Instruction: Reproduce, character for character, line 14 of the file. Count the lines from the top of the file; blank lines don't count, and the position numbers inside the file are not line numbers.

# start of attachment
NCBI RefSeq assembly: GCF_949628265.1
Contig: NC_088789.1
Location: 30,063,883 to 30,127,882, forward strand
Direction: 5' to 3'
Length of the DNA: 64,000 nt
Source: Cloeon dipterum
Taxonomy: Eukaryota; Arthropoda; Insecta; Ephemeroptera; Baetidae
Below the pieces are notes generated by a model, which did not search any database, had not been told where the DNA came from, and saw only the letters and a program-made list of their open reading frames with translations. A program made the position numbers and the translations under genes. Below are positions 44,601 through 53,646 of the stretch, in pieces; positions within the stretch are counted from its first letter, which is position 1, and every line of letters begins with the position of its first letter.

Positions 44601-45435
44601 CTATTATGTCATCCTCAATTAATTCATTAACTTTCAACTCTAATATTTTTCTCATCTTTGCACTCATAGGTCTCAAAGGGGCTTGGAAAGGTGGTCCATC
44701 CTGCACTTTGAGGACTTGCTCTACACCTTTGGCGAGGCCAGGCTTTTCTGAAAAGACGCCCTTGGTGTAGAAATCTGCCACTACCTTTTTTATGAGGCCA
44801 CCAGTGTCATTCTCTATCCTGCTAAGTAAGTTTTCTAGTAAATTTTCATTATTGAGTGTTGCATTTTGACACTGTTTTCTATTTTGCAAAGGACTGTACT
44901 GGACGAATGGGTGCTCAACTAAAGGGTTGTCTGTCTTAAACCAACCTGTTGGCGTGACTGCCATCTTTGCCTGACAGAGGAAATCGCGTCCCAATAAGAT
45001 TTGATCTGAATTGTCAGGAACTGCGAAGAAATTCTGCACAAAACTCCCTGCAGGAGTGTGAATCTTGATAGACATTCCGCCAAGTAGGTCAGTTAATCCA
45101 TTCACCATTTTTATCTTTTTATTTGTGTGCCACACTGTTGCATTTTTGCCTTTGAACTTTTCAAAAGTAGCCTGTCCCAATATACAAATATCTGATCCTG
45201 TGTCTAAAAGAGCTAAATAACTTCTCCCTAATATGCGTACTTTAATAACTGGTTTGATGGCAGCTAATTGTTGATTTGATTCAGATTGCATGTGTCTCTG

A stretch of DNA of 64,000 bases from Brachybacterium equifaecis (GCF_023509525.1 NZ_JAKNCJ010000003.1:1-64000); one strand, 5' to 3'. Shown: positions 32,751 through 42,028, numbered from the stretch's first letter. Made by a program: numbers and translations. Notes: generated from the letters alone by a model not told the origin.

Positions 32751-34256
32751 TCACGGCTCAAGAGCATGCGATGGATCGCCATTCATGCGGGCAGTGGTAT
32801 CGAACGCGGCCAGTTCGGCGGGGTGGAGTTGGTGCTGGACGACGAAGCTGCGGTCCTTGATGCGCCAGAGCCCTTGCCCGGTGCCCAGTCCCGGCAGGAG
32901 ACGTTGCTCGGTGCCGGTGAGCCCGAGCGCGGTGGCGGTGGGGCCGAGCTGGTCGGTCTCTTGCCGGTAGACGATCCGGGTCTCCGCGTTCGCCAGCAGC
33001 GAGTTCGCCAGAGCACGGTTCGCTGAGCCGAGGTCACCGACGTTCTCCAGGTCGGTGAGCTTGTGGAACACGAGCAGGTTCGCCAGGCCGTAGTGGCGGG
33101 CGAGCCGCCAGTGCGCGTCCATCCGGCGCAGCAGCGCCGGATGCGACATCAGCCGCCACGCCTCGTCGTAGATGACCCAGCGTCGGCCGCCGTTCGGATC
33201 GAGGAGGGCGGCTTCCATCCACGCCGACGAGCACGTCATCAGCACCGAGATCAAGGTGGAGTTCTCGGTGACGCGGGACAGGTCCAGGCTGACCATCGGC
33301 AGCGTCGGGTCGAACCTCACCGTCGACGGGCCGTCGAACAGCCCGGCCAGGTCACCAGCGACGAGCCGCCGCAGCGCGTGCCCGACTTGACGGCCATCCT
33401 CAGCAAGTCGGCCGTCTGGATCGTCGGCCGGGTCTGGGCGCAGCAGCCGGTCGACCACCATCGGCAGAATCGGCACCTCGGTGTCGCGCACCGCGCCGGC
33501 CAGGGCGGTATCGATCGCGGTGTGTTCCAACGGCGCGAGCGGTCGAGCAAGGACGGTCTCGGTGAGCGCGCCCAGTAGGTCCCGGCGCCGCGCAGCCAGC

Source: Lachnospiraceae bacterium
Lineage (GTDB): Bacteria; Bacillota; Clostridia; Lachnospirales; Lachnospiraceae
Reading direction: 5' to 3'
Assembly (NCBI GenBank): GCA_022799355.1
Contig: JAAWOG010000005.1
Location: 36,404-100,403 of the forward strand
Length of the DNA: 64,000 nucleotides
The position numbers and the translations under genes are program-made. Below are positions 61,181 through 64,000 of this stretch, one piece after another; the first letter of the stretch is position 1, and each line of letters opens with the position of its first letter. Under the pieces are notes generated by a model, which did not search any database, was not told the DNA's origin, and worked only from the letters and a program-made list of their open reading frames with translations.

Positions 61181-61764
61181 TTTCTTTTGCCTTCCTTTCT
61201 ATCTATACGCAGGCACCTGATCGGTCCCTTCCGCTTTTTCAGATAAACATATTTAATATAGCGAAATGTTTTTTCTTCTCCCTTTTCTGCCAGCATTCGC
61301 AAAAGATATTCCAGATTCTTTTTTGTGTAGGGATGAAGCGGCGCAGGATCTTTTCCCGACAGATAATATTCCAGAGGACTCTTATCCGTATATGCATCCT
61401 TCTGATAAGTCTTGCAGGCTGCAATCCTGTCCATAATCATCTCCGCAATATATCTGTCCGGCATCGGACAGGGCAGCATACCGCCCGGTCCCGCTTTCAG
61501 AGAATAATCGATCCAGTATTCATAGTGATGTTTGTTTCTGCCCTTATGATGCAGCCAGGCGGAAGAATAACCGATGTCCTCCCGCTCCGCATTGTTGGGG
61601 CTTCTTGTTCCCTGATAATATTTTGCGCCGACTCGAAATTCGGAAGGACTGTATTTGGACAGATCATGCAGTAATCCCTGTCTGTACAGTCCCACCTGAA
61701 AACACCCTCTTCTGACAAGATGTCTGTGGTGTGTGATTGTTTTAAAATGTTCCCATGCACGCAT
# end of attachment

45001 TTGATCTGAATTGTCAGGAACTGCGAAGAAATTCTGCACAAAACTCCCTGCAGGAGTGTGAATCTTGATAGACATTCCGCCAAGTAGGTCAGTTAATCCA